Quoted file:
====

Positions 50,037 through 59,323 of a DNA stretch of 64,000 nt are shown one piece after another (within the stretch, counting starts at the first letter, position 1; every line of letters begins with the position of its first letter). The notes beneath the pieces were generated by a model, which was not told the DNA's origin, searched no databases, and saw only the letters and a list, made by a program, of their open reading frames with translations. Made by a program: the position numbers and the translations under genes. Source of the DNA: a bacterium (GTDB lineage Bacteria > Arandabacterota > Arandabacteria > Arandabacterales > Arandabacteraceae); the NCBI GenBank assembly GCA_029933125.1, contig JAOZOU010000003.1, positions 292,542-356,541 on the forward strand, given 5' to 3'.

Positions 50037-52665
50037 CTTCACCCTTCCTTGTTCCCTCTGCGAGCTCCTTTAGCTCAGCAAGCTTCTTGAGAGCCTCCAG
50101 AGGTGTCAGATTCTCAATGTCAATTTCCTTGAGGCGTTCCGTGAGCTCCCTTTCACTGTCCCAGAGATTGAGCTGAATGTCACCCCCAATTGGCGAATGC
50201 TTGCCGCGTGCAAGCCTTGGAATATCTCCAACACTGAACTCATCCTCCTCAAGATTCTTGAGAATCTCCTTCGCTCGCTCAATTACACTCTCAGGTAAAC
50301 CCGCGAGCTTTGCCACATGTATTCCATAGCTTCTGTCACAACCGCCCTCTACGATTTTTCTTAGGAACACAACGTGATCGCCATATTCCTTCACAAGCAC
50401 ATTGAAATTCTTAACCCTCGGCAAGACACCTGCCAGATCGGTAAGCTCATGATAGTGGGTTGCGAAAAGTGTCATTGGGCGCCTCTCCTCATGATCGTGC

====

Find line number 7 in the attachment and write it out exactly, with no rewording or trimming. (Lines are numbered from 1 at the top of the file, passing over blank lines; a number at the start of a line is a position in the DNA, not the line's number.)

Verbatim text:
50401 ATTGAAATTCTTAACCCTCGGCAAGACACCTGCCAGATCGGTAAGCTCATGATAGTGGGTTGCGAAAAGTGTCATTGGGCGCCTCTCCTCATGATCGTGC